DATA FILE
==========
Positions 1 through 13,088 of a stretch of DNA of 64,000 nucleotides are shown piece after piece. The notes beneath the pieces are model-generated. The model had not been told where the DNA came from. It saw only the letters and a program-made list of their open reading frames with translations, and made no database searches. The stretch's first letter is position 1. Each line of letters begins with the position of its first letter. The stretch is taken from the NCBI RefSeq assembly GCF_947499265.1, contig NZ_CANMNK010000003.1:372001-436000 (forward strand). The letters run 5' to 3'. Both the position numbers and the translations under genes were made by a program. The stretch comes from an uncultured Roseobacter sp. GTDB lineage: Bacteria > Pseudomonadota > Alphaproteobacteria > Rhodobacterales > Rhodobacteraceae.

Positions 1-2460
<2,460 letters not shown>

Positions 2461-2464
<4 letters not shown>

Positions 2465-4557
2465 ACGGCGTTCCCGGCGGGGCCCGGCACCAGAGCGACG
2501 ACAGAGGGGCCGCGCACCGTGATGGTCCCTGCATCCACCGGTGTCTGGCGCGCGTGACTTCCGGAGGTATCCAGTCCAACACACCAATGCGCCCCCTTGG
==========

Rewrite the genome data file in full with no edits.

Positions 1 through 13,088 of a stretch of DNA of 64,000 nucleotides are shown piece after piece. The notes beneath the pieces are model-generated. The model had not been told where the DNA came from. It saw only the letters and a program-made list of their open reading frames with translations, and made no database searches. The stretch's first letter is position 1. Each line of letters begins with the position of its first letter. The stretch is taken from the NCBI RefSeq assembly GCF_947499265.1, contig NZ_CANMNK010000003.1:372001-436000 (forward strand). The letters run 5' to 3'. Both the position numbers and the translations under genes were made by a program. The stretch comes from an uncultured Roseobacter sp. GTDB lineage: Bacteria > Pseudomonadota > Alphaproteobacteria > Rhodobacterales > Rhodobacteraceae.

Positions 1-2460
<2,460 letters not shown>

Positions 2461-2464
<4 letters not shown>

Positions 2465-4557
2465 ACGGCGTTCCCGGCGGGGCCCGGCACCAGAGCGACG
2501 ACAGAGGGGCCGCGCACCGTGATGGTCCCTGCATCCACCGGTGTCTGGCGCGCGTGACTTCCGGAGGTATCCAGTCCAACACACCAATGCGCCCCCTTGG